By Prof. Enrique Soriano
Where did the name Black Sheep originate?
The negative sense of the term “black sheep” refers to a troublemaking family member who doesn’t seem to fit in with the rest of your family members. Merriam-Webster defines it as a disfavored or disreputable member of a group. Other definitions point to an outcast, a disgrace to the family, or someone who just doesn’t seem to belong. The origin of the phrase, however, refers to lambs with darker coat colors: grey, brown or black. Since their wool cannot be dyed, the sheep with darker coats end up being culled as they are viewed as less commercially viable.
In my work in Asia and the West, I got the chance to deal with free-spirited individuals unfairly accused of being misfits. In reality, they are just freethinkers, opinionated, more adventurous, and risk-takers than the rest of the family. Their values and lifestyle may set them apart, but deep inside, I sensed that they often face personal struggles that other family members have not experienced and thus cannot understand. But try as they may, they just couldn’t blend in.
To ascertain if you or a family member might be a black sheep, you can quiz yourself with the questions below:
- Can you control your temper, or do you have a short fuse?
- When you were young, did you have a history of conflict with friends and family?
- Do you prefer working on your own and not being supervised?
- Do you have fewer friends now than 10 years ago? Do you sense that your friends are avoiding you and vice versa?
- Do you have on-file a criminal complaint or record? How about conflict with the police?
- Do you have a history of drug abuse or gambling addiction?
- Do you currently experience an unstable relationship with your spouse/partner/children?
- Do you have a hard time controlling your cash flow?
- Are you spending beyond your means? Do you have an extravagant lifestyle?
- Were there situations where you had to seek help due to financial problems?
- Do you have a history of mental instability?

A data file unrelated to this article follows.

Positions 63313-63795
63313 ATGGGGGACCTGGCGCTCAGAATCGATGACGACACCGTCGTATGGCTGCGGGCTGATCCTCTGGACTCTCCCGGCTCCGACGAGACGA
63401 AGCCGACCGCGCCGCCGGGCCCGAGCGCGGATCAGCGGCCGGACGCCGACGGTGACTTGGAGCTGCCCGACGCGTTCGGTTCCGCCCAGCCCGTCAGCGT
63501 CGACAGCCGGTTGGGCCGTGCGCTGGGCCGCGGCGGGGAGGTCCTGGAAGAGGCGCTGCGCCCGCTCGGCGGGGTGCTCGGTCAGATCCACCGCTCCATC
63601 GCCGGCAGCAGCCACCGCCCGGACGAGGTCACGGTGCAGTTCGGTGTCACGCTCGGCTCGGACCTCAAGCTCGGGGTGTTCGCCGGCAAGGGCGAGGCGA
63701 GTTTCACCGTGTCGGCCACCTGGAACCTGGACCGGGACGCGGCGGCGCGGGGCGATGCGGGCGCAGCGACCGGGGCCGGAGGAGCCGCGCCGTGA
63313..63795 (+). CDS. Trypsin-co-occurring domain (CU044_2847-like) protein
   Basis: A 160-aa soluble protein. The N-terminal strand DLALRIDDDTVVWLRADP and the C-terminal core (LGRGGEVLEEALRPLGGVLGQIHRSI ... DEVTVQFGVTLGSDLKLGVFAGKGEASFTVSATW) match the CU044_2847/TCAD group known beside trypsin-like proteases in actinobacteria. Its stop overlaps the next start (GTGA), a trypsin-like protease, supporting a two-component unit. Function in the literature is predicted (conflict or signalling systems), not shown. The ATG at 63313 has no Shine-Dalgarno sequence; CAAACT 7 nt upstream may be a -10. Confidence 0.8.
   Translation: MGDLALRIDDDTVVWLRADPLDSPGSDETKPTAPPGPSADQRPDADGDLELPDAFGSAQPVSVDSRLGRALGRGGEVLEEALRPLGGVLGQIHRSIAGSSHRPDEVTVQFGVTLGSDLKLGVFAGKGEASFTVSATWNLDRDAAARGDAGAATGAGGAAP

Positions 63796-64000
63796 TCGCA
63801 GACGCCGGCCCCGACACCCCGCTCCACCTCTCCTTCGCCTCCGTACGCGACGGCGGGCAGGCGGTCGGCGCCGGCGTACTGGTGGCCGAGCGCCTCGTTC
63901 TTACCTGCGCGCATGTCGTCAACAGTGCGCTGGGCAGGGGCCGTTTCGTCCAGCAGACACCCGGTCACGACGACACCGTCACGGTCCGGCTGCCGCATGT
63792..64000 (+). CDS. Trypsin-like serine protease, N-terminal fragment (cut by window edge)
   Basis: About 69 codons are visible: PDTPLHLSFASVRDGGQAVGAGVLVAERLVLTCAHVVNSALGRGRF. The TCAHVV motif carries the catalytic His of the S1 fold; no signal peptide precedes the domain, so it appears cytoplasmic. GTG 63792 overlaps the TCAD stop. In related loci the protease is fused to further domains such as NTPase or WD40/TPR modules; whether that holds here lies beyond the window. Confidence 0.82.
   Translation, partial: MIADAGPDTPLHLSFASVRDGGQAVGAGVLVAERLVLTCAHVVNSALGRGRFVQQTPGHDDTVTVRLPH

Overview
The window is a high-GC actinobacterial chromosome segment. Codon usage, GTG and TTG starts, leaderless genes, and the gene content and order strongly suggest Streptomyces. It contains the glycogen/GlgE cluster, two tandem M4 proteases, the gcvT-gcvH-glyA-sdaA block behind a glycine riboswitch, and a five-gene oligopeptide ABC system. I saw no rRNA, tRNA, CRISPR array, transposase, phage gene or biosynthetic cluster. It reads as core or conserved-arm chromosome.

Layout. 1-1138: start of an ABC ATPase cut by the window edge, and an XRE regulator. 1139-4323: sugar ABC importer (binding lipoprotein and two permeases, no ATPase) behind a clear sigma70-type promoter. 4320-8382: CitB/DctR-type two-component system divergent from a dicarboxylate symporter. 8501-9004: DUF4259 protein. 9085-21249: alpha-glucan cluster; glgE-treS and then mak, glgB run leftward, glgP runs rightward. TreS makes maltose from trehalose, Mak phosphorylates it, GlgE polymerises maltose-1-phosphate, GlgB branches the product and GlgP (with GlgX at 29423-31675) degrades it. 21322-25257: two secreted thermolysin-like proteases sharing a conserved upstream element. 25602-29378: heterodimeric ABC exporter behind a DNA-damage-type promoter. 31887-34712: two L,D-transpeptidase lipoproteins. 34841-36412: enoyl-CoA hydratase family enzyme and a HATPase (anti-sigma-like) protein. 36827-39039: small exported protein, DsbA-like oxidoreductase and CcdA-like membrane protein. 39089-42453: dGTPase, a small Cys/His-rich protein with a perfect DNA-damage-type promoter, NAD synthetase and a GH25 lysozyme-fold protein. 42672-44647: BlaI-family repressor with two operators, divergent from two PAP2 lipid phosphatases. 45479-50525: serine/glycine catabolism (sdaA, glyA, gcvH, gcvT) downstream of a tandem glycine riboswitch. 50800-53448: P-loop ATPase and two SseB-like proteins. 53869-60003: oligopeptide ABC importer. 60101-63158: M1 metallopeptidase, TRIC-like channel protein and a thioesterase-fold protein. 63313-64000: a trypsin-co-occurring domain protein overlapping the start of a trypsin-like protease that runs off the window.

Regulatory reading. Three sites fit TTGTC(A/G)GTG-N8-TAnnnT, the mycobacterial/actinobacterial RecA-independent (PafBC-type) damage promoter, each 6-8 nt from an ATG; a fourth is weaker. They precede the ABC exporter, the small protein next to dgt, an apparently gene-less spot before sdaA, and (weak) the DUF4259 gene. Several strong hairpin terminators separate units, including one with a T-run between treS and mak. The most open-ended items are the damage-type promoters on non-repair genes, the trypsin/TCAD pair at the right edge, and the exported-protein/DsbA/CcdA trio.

- How is your relationship with your parents, uncles, aunts, siblings, or cousins? Are there ongoing conflicts with the family and/or your relatives?
- How is your work in the family business? Do you follow the rules, or do you prefer to work outside the rules set by the company?
- Do you sense some discomfort from your family and relatives when you are around? Are they avoiding you? Would they (or you) prefer that you do not join family gatherings?
- Are your religious and political beliefs and personal values significantly different from that of your parents and siblings?
- Do you have plans to sell your interest (shares) in the family business someday?
So are you a black sheep family member, or do you have one in the family? We have to acknowledge that some “black sheep” family members are not necessarily bad, just different. And sadly, in most cases, they are unfairly ostracized, misunderstood, and marginalized. In the course of my family governance work, I have had many opportunities to deal head-on with “black sheep” family members and I must admit, tagged “black sheep” members are indeed quite a character. A mix of extroverts and introverts, many of them are brilliant and creative, others sensitive, and some are just individualists or lone wolves. So you see, and I’d like to emphasize this again: being unique from the pack, they are not as bad as portrayed; they are just different.